Umoja Village: A Village Without Men.

Umoja village, an only women village, was founded and inspired by a strong desire to overcome and conquer the subordination of women and violence against women in Kenya.

Umoja means “unity” in Swahili, implying that women in this community are united against women relegation, subordination and violence against them.


This village, an all female matriarch village was founded in 1990, close to the town of Achers Post in Samburu County, not far from the capital Nairobi.

Umoja village which began as a refuge for survivors of sexual violence has metamorphosed into a renowned community and a spectacular phenomenon attracting attention all over the world.

The village was founded by a visionary woman in 1990, called  Rebecca Lolosoli,  a Samburu woman who serves as the leader of the village and regulates who is allowed in and out of the community. The idea, according to her started as a safe haven  for rape survivors, abused women, women fleeing from forced marriages and female genital mutilation among others. In Samburu, women are regarded as second class citizens and do not have the right to own land, livestock or attend school and worse when a woman is childless.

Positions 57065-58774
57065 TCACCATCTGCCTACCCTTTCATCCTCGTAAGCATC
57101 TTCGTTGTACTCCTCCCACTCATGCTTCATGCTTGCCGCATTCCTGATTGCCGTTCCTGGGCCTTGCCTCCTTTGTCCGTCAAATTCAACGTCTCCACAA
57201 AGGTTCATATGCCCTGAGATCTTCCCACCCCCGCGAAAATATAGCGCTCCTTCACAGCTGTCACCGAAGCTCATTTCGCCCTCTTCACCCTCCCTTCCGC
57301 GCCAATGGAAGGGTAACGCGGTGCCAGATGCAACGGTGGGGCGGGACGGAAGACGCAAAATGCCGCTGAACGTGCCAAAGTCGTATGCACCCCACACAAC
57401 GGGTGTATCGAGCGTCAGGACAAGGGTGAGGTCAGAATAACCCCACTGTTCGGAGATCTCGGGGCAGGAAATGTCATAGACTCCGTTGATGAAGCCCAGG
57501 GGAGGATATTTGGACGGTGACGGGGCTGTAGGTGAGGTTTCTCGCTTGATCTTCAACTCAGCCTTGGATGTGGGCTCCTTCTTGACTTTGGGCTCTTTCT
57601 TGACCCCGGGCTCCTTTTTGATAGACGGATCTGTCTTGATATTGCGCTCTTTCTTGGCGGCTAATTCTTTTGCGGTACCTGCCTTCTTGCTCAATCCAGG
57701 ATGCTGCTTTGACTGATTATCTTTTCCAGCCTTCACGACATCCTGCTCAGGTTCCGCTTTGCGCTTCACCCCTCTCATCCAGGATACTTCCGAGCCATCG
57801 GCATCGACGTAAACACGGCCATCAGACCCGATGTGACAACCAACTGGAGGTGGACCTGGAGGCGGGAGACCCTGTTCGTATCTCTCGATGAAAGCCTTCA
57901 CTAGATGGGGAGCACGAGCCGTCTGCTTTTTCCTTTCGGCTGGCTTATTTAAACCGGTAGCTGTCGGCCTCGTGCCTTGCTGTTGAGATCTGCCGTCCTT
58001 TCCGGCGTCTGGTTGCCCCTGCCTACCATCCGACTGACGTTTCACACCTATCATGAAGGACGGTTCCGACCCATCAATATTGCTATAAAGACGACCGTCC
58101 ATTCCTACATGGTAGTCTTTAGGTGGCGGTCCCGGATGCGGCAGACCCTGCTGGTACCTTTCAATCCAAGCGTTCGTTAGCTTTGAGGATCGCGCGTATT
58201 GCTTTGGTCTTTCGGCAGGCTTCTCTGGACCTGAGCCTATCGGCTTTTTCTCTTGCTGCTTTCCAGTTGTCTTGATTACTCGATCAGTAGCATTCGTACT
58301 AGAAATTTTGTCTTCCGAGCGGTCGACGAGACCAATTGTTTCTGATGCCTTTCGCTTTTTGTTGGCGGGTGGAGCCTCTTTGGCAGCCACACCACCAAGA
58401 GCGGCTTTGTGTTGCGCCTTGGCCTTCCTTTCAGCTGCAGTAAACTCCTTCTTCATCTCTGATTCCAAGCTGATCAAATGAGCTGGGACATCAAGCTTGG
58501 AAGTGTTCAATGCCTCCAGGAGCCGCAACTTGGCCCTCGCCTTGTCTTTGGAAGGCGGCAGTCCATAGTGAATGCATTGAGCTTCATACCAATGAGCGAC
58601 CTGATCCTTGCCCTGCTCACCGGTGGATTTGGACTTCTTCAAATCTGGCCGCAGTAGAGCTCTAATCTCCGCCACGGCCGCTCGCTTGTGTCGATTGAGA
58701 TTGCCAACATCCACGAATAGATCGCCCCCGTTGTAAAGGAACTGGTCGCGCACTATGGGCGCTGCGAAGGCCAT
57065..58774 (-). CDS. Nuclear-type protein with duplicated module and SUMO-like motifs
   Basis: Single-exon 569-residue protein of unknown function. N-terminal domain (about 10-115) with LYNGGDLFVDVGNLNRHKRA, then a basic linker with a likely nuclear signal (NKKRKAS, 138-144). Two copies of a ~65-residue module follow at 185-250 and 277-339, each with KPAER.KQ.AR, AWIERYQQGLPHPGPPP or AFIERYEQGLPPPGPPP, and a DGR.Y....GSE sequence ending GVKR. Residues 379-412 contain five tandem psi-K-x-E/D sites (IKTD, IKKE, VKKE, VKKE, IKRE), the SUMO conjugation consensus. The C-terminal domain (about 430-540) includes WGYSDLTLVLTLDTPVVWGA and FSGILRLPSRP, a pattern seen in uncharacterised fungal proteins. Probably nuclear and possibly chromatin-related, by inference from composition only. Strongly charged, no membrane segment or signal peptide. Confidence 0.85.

Umoja therefore was established by women for women, to provide security, refuge, succor, freedom and a platform for women to meet their aspirations.

rebecca lolosoli umoja
Rebecca Lolosoli


Men are not allowed in this village, however women who have sons are allowed to stay in Umoja as long as they follow the rules and laws of the village.

This village has been helpful to women who want to escape the problems of a male dominated society with its attendant problems not limited to violence against women.

Rebecca Lolosoli the founder, when she spoke out for the women who were raped by British Soldiers, was assaulted by the local men and when her husband turned a blind eye to the terrible assault meted out to her, she divorced him and left Samburu, setting out to start Umoja with a group of women.

I must say that her courage to do this against all odds in that clime where women are totally relegated to the background is salutable and commendable and we all must rise up to put a stop  to violence against women in whatever form around the globe been what Umoja represents. Global estimates published by WHO, indicate that about 1 in 3 (35%) of women in the world have experienced either physical and/or sexual violence in their lifetime. In Samburu, Kenya, a woman has a 95% chance of being beaten by her husband.

The women in Umoja have risen up to the challenge and developed their own economy in the community and make their income from various means such as selling jewelry to tourists who visit the nearby Samburu National Reserve. They also provide tour services to the visitors of the Samburu cultural centre and sell Samburu craft in the village.  Umoja also operates fully functional school and clinic.

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